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Santa Clara University names new President
SANTA CLARA, Calif., Sept. 18 -- Michael Engh, S.J., distinguished historian and current Dean of the Bellarmine College of Liberal Arts at Loyola Marymount University in Los Angeles, has been selected the 28th president of Santa Clara University. Fr. Engh will succeed Paul Locatelli, S.J., who announced in March that he would step down after nearly 20 years as president.
Fr. Locatelli continues as president of the University until December 31, 2008. For more information, visit www.scu.edu/president/incoming.
Engh, 58, was elected by Santa Clara University's Board of Trustees during a special meeting of the governing body on September 17. He will take office in January 2009.
In making the announcement, A.C. "Mike" Markkula, Chair of the Santa Clara University Board of Trustees, said, "Fr. Engh brings to Santa Clara an outstanding record as a scholar, teacher, historian, and administrator. He has made significant academic contributions in his career as a historian, and understands the potential of Jesuit institutions to advance learning and artistic expression, faculty scholarship, and social justice."
He added that Fr. Engh emerged from a field of candidates as the best person to lead Santa Clara to new frontiers in academic excellence. "He possesses a rare blend of vision, compassion, and a deep understanding of Jesuit higher education that will serve students, faculty, staff and the broader Silicon Valley community very well."
Robert Finocchio, Vice chair of the Santa Clara University Board of Trustees and chair of the presidential search committee said, "Fr. Engh is the ideal person to lead Santa Clara University into the next stage of its history. He will continue building Santa Clara's reputation for academic excellence and supporting our mission of developing leaders of competence, conscience, and compassion."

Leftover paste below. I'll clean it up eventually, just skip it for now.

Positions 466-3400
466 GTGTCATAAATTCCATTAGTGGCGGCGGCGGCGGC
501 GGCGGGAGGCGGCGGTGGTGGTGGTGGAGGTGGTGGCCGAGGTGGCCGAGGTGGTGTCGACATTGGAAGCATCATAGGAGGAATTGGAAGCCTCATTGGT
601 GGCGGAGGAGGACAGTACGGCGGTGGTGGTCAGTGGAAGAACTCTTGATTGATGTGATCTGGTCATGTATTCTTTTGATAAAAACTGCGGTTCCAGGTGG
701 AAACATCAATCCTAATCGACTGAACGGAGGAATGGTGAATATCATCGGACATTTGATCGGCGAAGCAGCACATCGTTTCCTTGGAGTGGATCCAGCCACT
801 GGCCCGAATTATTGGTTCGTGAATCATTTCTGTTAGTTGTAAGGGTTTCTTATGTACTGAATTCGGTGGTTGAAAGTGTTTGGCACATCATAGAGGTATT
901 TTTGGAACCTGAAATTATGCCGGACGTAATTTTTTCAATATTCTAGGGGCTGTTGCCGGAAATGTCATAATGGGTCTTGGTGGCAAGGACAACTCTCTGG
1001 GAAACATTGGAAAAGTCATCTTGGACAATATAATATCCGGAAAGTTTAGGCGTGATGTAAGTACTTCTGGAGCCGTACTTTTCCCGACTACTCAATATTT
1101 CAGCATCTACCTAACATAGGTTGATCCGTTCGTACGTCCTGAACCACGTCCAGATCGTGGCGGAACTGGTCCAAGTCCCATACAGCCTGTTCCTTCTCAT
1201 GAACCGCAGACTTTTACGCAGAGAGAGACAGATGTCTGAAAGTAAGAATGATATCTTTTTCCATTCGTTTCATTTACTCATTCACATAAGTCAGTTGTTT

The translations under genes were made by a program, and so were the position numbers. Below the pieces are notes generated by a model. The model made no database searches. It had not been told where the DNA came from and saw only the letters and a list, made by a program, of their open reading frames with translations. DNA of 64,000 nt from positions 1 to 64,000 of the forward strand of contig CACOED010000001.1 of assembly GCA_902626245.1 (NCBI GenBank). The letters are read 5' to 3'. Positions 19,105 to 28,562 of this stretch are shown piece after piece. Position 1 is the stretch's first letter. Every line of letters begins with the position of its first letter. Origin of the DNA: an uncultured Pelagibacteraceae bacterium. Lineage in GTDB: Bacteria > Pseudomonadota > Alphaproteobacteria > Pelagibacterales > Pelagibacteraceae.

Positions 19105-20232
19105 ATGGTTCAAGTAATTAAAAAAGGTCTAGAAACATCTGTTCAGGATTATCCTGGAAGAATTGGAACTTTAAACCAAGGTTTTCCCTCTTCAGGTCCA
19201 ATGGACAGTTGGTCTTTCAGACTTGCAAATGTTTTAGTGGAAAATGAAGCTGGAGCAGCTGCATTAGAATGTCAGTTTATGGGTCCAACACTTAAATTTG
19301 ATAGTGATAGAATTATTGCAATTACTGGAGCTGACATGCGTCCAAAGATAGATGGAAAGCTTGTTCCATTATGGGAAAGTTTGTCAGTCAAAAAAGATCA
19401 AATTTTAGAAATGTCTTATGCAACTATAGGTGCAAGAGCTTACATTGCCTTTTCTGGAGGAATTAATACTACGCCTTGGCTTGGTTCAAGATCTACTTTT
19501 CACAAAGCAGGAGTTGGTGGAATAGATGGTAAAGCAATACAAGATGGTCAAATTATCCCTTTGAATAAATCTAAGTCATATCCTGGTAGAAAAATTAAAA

"From the first conversations in the search process, Santa Clara's themes the pursuit of academic excellence, social justice, community-based learning, have resonated with my core values," Engh said. "It is an honor and a great privilege to have been selected to join Santa Clara University as its next president."
A third-generation Angeleno, Engh graduated from what was then Loyola University of Los Angeles in 1972 and was ordained a Jesuit priest in 1981. He completed his graduate studies in the history of the American West at the University of Wisconsin at Madison in 1987 and began teaching at LMU in 1988. He was also active in founding LMU's Thomas and Dorothy Leavey Center for the Study of Los Angeles and the university's Center for Ignatian Spirituality.
He is the author of Frontier Faiths: Church, Temple, and Synagogue in Los Angeles (1992) and has published 18 articles or chapters in books on the history of Los Angeles, the Catholic Church in the American West, and the history of LMU.
"Santa Clara University is fortunate to have Fr. Engh come on board as President," said Robert B. Lawton, S.J., President of Loyola Marymount University in Los Angeles. "He is a wonderful human being, and a great academic who works very well with both faculty and students, and he is a terrific fund raiser," he said. "He'll quickly become a Bronco!"
As dean of the Bellarmine College of Liberal Arts at LMU, a position he has held since June 2004, Engh has the responsibility for programs that enrolled approximately 1800 students. In addition, he oversees 151 tenured and tenure-track faculty, 85 to 95 part-time faculty each semester, and 26 staff members.